Negotiation theory

A solid theoretical foundation for negotiation must take into account two perspectives. From the perspective of individual elements, we must develop and analyze algorithms and negotiation protocols and determine what bidding or negotiation algorithms are most effective. From the perspective of the system as a whole, we must establish how overall system behavior depends on the mixture of negotiation algorithms that various autonomic elements use and establish the conditions under which multilateral ”as opposed to bilateral”negotiations among elements are necessary or desirable.

Automated statistical modeling

Statistical models of large networked systems will let autonomic elements or systems detect or predict overall performance problems from a stream of sensor data from individual devices. At long time scales”during which the configuration of the system changes”we seek methods that automate the aggregation of statistical variables to reduce the dimensionality of the problem to a size that is amenable to adaptive learning and optimization techniques that operate on shorter time scales.



The following table gives a summary of some current components and their proposed development under autonomic computing.

Levels of sophistication Known examples Current directions Future goal
Serving the world (i.e., people, business processes) SMS Policy management, Storage tank Policy language and protocols
Heterogeneous components interacting SNMP Mounties, Workload management Autonomic computing stack, Social policy, DB/storage co-optimization
Homogeneous components interacting Adaptive network routing, network congestion control, high availability clustering Collective intelligence, Storage Bricks, Oceano New packaging concepts for storage, Subscription computing
Components ESS, RAID, DB optimizer, virus management eLiza, SMART/LEO, Software rejuvenation More of the same and better

For Components one example is LEO (Learning in Query Optimization), a DB optimizer that learns from past performance. It will be in the next version of DB2.
In the Homogeneous components interacting row, the following examples can be included:
1. Intelligent storage bricks: The idea is to have higher redundancy than RAID, protection of performance hot spots with proactive copies (by the system), and elimination of repair for life of system by building extra drives into the system.
2. New packaging concepts for storage: The idea is to change the packaging of an array of disks from a 2-D grid to a 3-D cube. Why havenâ„¢t we done this before? Because you need to get at each drive so that you can repair or replace it. Again, what you do here is to build extra capacity into the system so that when one drive fails, it wonâ„¢t be missed. Another problem is heat but theyâ„¢ve been able to address this. There is a prototype of this called the IceCube which is basically the size of a medium-sized packing box. It can store up to 1 Petabyte (10^15bytes), 250kW, 75dB air noise. Should last for 5 years without any service ever.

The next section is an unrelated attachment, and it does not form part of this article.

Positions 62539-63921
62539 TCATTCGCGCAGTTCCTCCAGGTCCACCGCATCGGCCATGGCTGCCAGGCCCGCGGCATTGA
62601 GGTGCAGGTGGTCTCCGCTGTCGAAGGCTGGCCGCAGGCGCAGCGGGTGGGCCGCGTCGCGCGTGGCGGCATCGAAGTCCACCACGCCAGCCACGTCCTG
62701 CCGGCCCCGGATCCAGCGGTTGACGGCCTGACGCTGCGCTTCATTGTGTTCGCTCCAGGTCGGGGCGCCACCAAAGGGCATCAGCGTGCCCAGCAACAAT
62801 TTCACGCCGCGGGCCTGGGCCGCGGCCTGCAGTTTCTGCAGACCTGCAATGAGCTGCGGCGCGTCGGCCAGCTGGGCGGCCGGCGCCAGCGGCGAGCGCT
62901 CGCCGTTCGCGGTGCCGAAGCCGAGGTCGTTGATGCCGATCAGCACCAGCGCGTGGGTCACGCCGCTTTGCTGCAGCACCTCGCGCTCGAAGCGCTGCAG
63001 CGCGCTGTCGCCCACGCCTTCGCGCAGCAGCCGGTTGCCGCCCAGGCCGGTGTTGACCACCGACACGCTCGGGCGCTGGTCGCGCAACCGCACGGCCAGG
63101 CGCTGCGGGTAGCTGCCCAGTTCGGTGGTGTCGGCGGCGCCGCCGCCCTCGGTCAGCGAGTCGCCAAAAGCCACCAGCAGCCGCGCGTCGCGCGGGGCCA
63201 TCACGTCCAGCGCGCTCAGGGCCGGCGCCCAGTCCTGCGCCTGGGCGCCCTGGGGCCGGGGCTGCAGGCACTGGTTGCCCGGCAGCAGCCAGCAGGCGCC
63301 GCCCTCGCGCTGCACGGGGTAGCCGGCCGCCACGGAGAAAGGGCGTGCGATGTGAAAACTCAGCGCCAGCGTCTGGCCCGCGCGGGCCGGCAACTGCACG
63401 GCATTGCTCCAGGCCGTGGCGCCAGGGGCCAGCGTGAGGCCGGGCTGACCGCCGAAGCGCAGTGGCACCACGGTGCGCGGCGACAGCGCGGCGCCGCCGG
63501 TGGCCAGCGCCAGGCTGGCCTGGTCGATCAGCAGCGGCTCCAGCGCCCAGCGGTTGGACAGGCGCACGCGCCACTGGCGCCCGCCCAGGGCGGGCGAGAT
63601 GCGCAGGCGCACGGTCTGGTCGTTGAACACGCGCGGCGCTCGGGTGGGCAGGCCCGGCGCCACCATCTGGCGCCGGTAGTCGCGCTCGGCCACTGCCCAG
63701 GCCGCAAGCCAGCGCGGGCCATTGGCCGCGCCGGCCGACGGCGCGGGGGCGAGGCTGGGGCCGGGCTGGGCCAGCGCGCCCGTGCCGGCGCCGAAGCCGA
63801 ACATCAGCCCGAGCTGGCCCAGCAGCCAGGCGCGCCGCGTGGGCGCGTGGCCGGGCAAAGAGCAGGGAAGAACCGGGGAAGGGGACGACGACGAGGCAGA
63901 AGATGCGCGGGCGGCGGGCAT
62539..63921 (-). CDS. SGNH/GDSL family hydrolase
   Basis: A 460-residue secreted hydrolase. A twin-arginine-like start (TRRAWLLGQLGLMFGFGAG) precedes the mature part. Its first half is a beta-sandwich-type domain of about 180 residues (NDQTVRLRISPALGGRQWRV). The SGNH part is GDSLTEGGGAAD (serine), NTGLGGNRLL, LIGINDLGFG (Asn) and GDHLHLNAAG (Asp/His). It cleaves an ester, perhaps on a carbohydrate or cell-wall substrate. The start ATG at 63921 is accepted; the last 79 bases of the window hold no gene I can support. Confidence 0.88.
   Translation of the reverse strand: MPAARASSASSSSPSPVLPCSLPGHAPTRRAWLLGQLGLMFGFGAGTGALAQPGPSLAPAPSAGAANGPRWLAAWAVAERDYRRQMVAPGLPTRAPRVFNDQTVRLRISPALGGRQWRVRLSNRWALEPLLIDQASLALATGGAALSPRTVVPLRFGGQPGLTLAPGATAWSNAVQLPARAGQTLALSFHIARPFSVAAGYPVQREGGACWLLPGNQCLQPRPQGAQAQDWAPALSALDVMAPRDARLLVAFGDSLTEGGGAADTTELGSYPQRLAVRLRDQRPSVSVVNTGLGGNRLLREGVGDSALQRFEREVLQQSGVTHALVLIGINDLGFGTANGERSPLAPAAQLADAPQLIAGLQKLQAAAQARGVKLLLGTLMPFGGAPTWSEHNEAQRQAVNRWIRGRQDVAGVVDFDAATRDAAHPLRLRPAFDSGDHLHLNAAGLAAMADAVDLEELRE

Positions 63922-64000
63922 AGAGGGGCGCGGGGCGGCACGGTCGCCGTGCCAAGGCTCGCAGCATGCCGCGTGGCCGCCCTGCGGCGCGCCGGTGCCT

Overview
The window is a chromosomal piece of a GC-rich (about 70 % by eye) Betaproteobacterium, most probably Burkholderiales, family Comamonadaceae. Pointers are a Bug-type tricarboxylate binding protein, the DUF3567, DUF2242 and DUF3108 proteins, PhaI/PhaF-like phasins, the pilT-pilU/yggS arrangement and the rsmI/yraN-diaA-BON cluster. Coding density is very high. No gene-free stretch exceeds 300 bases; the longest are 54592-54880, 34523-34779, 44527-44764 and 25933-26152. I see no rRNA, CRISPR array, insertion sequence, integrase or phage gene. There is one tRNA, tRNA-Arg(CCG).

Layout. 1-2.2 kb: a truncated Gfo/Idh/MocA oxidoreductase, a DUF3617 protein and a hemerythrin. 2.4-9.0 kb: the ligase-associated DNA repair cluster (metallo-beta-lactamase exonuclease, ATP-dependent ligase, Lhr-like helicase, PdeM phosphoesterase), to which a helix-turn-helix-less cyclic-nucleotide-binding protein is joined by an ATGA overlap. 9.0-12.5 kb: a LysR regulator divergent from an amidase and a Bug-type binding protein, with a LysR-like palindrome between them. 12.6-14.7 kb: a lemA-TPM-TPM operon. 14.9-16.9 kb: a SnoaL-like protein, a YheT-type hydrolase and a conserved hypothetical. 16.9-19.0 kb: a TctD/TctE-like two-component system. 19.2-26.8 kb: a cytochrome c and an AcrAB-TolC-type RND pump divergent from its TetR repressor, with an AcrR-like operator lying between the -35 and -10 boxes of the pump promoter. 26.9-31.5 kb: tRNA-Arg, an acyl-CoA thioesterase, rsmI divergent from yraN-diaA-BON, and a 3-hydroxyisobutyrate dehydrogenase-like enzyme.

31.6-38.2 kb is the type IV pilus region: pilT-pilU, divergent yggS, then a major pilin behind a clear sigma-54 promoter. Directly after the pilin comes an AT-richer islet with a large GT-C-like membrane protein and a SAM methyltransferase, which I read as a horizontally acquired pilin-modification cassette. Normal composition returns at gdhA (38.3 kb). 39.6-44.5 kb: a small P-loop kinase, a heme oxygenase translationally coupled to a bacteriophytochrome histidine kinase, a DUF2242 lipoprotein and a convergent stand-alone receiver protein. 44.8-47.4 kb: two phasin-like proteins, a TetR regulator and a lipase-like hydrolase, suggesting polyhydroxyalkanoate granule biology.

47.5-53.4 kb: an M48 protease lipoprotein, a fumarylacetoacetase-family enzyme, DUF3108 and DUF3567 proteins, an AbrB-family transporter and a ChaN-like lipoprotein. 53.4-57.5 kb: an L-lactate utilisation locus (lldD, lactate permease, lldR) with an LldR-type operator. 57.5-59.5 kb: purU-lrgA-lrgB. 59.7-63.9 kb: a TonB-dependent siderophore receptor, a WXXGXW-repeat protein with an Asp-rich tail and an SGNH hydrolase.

In the Ëœheterogeneous components interacting there is Mounties system which enables goal-oriented recovery from system failure instead of procedural oriented recovery.

In the serving the world policy managed storage in a system called the Storage TankFor every file or folder, the user sets policies of availability, security, and performance. The system figures out where to put the data, what level of redundancy, what level of backup, etc. This is goal-oriented management.


IBM has developed four technologies related to autonomic computing

Log and Trace Tool

Log and Trace tool is used for problem determination, which helps to take autonomic systems from figuring out the problems to debugging applications and middleware.The Log and Trace Analyzer for Autonomic Computing is an Eclipse-based tool that enables viewing, analysis, and correlation of log files generated by IBM WebSphere Application Server, IBM HTTP Server, IBM DB2 Universal Database, and Apache HTTP Server. This tool makes it easier and faster for developers and support personnel to debug and resolve problems within multi-tier systems by converting heterogeneous data into a common event model and by providing a specialized visualization and analysis of the data. The Log and Trace Analyzer for Autonomic Computing works with ISV plug-ins.

It works as follows.
It provides a consolidated environment that deals with logs and traces produced by various components of a deployed system. This technology links these two sets of tools (tracing and logging) and helps bridge the gap between determination of problems and debugging of applications and middleware. By capturing and correlating events from end-to-end execution in the distributed stack, this tool allows for a more structured analysis of distributed application problems that facilitates the development of autonomic, self-healing, and self-optimizing capabilities.It is supported in the folllowing platforms:- Windows NT; Linux; Windows 2000; Win XP

Agent Building and Learning Environment (ABLE)